Facebook, and it’s inextricable leader Mark Zuckerberg, have been having a tough time lately. The social media space is getting complicated. Whether it’s privacy related like with the Cambridge Analytica case and settlement, or political bias accusations like from the U.S. Congress’ inquires, and many others, not to mention expression of free speech issues, both Mark Zuckerberg and Facebook have had a rough 2019. We’ll address Libra at a later date.
Facebook is racking up serious public social debt in the form of negative sentiment. User trust and confidence is waning. Social media is turning out to cost a lot more than expected. Sustainability is at risk in light of a myriad of ethical, content and data privacy controversies. I’m likely not the only one wondering when the overheads of operating such a social media platform in its present incarnation will overtake profits. From my understanding, there are droves of Facebook hires going through questionable content to make sure it does not turn into another forest fire for them. The AI might be helping by now but it’s still not foolproof.
Many at Facebook must have brought up the idea of letting Facebook users host their own content from their own personal computers. Facebook would only play the role of connecting users to directly share their videos, photos, stories, posts, messages, etc with one another in a peer-to-peer (P2P) fashion. The ultimate pivot for Facebook would be to become a P2P social media platform without any opportunity for media censorship. This way, what people say or post is no longer Facebook’s problem. Facebook wouldn’t need to constantly be concerned with politics, crime, free speech or privacy. The victory against censorship for greater freedom of expression would be the quintessential cherry on top. Facebook would win many hearts, minds, and regain the trust to eliminate their public social debt.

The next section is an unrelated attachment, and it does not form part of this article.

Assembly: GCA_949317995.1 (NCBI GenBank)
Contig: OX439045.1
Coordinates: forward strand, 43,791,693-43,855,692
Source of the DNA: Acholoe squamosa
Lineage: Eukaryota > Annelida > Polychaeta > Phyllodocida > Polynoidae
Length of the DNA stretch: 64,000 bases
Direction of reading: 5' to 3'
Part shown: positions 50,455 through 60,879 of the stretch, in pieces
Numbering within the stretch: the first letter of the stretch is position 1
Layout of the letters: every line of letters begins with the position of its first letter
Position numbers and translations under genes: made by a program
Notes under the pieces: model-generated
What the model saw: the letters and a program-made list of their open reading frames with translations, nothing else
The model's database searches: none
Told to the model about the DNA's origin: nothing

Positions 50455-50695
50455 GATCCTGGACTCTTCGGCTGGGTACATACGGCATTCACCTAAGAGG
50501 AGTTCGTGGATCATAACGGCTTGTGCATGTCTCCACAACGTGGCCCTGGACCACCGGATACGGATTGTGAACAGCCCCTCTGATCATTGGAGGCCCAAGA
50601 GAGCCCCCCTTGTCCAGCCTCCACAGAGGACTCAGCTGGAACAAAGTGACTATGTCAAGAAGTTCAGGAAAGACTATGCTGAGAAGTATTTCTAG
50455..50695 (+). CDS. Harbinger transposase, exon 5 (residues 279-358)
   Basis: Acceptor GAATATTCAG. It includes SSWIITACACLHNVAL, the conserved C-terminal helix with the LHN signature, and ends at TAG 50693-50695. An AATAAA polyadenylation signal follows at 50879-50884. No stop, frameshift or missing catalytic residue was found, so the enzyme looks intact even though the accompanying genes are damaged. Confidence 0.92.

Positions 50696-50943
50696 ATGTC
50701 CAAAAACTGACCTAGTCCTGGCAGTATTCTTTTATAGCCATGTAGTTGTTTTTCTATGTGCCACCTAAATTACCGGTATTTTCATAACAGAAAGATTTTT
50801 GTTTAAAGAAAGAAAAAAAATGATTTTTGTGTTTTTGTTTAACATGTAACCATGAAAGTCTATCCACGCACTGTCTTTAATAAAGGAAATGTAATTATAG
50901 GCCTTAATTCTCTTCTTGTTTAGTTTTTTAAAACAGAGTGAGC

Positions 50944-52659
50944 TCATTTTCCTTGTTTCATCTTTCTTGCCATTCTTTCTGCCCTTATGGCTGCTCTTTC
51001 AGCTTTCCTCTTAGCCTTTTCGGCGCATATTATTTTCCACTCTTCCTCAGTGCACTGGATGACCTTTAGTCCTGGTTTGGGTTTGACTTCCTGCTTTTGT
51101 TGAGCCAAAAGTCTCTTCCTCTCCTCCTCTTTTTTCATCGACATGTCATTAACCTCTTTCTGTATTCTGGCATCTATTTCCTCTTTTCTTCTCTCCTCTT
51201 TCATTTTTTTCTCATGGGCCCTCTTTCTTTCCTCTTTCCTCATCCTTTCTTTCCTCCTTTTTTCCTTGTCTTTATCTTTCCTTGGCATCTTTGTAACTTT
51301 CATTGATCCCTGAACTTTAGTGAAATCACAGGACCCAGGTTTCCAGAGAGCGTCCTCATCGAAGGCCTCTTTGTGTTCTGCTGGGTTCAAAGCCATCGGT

There are a lot of smart people at Facebook. They likely recognize that such a pivot would rapidly turn their situation around. Such a 180-degree change will require serious captaining of such a massive ship, but it could be done. There’s even a nifty peer economic business model or two Facebook could use to continue to profit handsomely. The net result is to gain back the loyalty and confidence of the people and pay back Facebook’s staggering public social debt. Regardless of Facebook’s present day stance on the matter, the decision to make such a pivot within Facebook must be at its tipping point.